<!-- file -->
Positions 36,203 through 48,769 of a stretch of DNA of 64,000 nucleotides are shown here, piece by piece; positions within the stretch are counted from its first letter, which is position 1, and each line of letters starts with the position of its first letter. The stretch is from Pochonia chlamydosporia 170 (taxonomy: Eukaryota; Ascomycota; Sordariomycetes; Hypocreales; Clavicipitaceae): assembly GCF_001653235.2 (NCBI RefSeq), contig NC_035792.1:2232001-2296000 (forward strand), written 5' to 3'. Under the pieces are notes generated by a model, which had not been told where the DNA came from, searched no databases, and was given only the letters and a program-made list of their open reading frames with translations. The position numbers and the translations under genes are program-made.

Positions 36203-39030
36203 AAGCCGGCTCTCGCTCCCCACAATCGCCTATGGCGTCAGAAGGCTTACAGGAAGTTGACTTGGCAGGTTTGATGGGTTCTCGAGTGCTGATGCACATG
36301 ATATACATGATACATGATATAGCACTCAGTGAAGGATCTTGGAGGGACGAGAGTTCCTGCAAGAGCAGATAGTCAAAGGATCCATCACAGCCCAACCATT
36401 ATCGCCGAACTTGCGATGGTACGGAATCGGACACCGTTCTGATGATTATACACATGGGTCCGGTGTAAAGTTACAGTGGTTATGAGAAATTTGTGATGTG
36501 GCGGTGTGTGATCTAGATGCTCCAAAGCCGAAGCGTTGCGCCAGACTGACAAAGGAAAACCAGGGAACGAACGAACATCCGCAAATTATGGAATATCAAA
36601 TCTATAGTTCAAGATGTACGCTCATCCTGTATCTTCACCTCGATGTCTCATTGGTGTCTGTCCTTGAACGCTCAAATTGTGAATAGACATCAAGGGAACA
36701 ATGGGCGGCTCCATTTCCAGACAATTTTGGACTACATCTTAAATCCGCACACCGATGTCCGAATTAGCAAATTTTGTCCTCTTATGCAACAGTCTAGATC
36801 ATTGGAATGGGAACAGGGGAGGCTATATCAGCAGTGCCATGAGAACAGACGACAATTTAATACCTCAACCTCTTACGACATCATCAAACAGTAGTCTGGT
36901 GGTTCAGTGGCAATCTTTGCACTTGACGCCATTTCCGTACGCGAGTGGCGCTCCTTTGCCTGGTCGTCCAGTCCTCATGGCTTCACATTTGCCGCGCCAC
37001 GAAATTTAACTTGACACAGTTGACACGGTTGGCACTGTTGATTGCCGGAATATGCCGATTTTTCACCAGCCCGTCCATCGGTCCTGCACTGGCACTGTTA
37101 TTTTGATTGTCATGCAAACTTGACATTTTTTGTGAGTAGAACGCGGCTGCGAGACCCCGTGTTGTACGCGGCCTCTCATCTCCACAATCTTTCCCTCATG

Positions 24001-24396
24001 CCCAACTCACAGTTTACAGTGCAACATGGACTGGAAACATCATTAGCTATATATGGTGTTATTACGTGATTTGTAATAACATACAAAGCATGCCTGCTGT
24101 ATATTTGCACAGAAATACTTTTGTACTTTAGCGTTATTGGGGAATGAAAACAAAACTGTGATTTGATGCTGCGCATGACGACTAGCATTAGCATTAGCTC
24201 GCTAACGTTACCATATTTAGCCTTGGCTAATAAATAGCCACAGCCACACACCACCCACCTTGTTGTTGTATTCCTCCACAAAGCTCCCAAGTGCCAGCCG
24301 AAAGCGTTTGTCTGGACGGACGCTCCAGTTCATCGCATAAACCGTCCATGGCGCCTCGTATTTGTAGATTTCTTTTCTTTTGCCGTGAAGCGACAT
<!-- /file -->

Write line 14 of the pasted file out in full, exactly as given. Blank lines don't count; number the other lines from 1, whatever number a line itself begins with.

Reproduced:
24001 CCCAACTCACAGTTTACAGTGCAACATGGACTGGAAACATCATTAGCTATATATGGTGTTATTACGTGATTTGTAATAACATACAAAGCATGCCTGCTGT